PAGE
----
The prime directive for a fiction writer is “Show, don’t tell.” Readers lose interest if the writer offers nothing more than a lecture—telling how the world works, telling how a character feels. Showing requires context—for example, the writer wouldn’t say a character is sad, they would say the character looks out a window, quiet, letting their coffee grow cold. In sci-fi, instead of being told the elaborate, futuristic governmental organization of a group of planets, we would be told of a single family’s experience as colonists on one world, seeing the effect of either the dysfunction or effectiveness of that government upon them.
World building within film often works best in a similar manner. Instead of being told directly about the setting, allowing an organic development of the state of things to be shown to the audience is often more effective at demonstrating the world the characters are living in. Among the most famous examples of this, Blade Runner’s many shots of a decrepit, futuristic LA—smoke stacks spouting fire, strange pyramidal buildings, and glimpses of a Japanese influence that has rewritten the city’s landscape—is the precursor to Children of Men that seems most apt.
Alfonso Cuarón’s use of a roving, neutral camera that observes not just the primary story of the protagonists and their experiences, but also the experiences of the tertiary characters or incidental, background characters are key in experiencing the world of the film. He has used this effect similarly in his earlier movie Y Tu Mamá También, allowing the happenings of the background of the film to affect our understanding of the experiences of the characters in the foreground. In Children of Men, this is used to develop our understanding of the world in its failed, chaotic, infertile state.
The film has been lauded for its immersive, almost invisible special effects: CGI backgrounds that show new digital billboards, or insanely long shots that weave through worn-in landscapes of bombed-out refugee camps. But Cuarón’s more important elements are those that are added in small doses, allowed diegetically into the frame of the film.
Instead of a narration or opening crawl that directly states the film’s premise—no children are being conceived and the world has fallen apart around the social and philosophical results of that lack of population growth—we are introduced obliquely to it by a newscast that the main character is watching in a coffee shop. The news story, however, is not about the high-concept global infertility story, but about how the youngest person alive has died. A crowd in a coffee shop watches the news intensely as Theo [Clive Owen] pushes himself through to place his order, registering the news but cynical about the reality. The news story continues playing over the TVs in the background as Theo walks out and down the street. Moments later, a bomb goes off in the very coffee shop he was just in, throwing the immediate world into chaos.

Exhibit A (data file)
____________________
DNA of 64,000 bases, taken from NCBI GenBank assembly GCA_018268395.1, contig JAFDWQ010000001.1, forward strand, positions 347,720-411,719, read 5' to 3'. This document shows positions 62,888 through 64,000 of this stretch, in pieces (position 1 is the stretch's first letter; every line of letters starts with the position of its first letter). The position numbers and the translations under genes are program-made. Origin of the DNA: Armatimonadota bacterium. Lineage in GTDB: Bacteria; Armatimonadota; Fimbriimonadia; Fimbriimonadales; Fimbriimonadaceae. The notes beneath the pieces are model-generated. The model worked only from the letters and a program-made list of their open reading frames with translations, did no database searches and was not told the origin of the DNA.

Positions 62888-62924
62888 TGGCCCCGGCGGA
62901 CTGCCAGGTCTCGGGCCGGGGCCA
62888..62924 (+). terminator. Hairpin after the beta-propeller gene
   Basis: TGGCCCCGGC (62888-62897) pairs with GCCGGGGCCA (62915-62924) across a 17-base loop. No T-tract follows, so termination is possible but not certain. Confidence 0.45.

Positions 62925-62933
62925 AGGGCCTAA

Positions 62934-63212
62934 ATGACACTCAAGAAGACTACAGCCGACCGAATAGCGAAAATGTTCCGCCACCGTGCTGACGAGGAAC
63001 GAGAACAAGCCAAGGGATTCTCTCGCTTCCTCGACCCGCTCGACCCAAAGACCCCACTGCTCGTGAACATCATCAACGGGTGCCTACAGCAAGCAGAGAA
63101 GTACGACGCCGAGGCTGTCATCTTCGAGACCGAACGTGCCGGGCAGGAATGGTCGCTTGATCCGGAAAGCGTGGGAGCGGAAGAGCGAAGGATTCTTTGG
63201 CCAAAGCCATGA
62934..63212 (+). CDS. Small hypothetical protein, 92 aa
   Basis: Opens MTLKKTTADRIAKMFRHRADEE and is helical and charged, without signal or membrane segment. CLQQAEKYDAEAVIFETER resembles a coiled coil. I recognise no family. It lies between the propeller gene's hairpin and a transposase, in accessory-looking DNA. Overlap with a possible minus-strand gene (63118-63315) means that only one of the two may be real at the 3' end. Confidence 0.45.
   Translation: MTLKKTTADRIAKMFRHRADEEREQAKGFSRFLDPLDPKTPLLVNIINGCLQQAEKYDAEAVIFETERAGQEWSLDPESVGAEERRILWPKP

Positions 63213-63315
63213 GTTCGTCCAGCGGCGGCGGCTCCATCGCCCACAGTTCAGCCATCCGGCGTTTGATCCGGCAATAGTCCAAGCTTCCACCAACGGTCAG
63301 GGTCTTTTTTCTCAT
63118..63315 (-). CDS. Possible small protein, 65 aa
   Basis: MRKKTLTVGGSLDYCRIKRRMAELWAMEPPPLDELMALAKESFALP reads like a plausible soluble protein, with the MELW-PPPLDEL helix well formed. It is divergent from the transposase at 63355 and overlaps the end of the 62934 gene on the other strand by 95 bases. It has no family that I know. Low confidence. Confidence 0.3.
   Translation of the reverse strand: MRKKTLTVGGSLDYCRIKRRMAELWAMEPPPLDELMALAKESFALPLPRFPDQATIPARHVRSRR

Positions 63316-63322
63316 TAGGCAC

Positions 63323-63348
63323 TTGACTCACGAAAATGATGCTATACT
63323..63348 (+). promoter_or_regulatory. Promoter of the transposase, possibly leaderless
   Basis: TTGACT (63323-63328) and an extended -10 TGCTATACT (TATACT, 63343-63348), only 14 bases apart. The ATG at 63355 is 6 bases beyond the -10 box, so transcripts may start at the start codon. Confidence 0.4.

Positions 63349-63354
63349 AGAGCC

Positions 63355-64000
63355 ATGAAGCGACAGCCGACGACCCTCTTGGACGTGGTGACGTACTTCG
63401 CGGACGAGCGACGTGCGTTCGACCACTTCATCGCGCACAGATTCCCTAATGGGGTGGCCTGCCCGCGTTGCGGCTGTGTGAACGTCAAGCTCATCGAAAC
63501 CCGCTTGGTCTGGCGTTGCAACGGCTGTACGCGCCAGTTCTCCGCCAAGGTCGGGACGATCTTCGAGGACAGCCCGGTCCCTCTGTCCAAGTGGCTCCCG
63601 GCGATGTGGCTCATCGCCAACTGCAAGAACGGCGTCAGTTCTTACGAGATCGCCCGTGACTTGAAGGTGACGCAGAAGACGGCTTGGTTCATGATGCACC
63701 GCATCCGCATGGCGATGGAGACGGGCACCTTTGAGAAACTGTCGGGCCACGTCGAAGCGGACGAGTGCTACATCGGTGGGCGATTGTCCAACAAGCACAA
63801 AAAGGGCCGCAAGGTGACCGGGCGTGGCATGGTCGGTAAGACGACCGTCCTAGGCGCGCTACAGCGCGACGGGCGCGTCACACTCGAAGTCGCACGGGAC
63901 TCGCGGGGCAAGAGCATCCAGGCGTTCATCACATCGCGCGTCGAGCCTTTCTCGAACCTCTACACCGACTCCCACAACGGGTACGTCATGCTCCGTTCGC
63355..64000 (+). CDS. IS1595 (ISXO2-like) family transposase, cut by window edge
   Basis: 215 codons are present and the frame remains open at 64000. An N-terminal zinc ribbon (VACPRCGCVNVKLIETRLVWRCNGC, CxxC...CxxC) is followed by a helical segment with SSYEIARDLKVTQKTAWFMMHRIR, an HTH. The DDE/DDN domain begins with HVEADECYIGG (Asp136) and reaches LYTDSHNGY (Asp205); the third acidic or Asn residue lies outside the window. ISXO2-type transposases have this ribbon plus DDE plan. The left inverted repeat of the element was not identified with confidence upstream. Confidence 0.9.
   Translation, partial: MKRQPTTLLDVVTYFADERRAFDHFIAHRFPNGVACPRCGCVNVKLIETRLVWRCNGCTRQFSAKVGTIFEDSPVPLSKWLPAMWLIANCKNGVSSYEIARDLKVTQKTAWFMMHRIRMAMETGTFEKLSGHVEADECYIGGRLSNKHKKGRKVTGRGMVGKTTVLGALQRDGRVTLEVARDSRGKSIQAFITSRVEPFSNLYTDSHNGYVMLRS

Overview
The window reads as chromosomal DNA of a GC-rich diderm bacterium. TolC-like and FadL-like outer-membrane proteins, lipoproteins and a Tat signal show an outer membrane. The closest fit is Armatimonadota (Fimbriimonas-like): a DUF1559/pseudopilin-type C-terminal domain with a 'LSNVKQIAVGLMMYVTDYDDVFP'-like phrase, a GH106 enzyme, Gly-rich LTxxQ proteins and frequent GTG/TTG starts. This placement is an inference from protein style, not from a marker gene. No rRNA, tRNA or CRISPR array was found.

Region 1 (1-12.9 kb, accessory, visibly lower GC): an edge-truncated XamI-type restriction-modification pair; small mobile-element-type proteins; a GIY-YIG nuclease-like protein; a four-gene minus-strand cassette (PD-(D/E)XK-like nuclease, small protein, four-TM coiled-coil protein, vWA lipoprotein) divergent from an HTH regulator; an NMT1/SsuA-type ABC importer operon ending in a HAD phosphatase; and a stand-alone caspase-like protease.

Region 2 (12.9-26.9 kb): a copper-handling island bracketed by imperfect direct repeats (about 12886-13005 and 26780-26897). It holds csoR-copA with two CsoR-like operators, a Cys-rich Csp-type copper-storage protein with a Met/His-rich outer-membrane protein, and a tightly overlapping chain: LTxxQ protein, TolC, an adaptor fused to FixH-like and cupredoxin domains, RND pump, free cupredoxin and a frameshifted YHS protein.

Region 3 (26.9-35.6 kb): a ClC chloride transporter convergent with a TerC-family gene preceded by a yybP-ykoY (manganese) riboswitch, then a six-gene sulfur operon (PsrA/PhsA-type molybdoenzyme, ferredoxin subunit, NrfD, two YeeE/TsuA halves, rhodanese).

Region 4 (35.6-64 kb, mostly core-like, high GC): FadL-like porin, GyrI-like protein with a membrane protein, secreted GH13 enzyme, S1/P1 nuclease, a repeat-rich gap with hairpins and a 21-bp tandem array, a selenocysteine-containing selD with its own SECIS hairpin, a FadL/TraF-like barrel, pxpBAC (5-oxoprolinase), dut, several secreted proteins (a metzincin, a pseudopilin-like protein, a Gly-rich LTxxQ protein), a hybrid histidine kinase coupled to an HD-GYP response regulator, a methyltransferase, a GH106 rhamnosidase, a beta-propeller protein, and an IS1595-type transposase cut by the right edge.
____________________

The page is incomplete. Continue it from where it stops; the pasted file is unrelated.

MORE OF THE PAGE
Cuarón is very smart about how he constructs this sequence—it is the first of the famous long takes of the film, broken by a cut directly to the TV showing the story, then back to Theo. We see parts of the story on the television behind him as well, and the camera follows him out the shop, where more tributes to the dead man are playing on large, billboard-like displays running down the sides of buildings. Theo continues, and the date and location appear explicitly on the screen—“London, 16th November 2027”. He continues to walk, and all of the buildings seem to have these animated billboards on them as well, as do vans and buses. Nothing is so outlandish to take us out of the moment—as of today in 2017, there is nothing in the scene that feels like a dated sci-fi trope. There are rickshaws and dirty vehicles and normal people that are walking the streets. Everything feels grounded and real. This makes the explosion out of the coffee shop all the more jarring.